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Dalhousie Law Journal

Keywords

Constitutionalism, Theory, Practice, Pre-Revolutionary, Massachusetts Bay

Abstract

The subject of constitutionalism is of considerable topical importance in Canada today, and it is hoped that this essay in historical jurisprudence will be of value to Canadian scholars attempting to discover a usable past in the eighteenth century constitution of Empire. To plunge twentieth century scholars into the eighteenth century legal world, however, may have a tortious quality to it. Recently, an American scholar commented rather grimly that much modern scholarship on the subject shares "a sense of the strangeness of the eighteenthcentury world, its pervasive differentness from the legal world we know and have internalized. We cannot," he concluded, "with any expectation of success pretend to be a judge in a court in provincial America.... I We can, perhaps, pretend to be a student or practitioner in provincial America, for the texts from which provincial American lawyers learned the law are well known and accessible, and their minutes of cases are often also available. The published Diary and Autobiography of John Adams reveals his own attempts to master the subject in the following recitation of sources:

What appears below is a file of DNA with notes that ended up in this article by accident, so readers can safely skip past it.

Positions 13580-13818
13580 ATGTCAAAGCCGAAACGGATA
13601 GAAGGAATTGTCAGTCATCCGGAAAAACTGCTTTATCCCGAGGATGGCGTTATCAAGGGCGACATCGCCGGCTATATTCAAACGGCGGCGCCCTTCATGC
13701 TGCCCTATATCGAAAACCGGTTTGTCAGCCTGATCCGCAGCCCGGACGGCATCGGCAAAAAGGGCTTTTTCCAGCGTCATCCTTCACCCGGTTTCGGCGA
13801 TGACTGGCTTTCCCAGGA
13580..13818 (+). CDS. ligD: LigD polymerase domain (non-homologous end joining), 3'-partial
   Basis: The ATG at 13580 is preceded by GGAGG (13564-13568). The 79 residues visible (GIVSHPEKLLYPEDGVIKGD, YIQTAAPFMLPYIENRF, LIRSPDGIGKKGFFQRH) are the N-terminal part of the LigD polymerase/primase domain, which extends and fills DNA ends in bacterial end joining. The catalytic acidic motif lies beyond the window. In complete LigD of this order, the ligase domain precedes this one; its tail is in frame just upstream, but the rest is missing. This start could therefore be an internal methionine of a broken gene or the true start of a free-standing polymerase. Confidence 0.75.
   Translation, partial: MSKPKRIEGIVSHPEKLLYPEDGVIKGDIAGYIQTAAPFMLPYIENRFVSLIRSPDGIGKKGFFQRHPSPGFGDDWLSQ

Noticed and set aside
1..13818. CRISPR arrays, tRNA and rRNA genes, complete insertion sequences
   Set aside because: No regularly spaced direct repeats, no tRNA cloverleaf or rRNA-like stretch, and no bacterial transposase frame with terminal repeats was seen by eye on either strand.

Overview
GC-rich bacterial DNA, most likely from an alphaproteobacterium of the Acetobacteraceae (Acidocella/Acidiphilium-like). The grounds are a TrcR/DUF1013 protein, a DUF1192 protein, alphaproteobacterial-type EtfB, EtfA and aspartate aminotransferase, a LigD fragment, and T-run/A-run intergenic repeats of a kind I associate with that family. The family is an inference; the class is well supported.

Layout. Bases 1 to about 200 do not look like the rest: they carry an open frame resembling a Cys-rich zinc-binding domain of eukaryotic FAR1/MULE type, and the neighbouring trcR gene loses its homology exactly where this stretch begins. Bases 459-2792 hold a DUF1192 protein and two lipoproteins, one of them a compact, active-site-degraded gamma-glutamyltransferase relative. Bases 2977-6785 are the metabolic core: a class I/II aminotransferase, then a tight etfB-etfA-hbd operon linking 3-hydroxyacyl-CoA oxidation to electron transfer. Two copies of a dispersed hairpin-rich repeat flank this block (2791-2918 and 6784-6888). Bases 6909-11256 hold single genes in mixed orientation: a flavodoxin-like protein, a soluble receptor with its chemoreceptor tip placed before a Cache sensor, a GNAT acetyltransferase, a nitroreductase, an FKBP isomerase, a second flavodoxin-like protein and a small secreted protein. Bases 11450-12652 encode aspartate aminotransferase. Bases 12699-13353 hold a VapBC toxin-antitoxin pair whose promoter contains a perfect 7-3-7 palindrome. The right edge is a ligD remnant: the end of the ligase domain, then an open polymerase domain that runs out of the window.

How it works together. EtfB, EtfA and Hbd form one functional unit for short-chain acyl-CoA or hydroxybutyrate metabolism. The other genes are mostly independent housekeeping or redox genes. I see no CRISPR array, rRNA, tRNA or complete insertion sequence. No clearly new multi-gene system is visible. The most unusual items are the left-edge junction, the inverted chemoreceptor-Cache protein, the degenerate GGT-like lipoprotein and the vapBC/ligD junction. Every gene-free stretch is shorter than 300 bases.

Creative Commons License

Creative Commons Attribution-Noncommercial-No Derivative Works 4.0 License
This work is licensed under a Creative Commons Attribution-Noncommercial-No Derivative Works 4.0 License.

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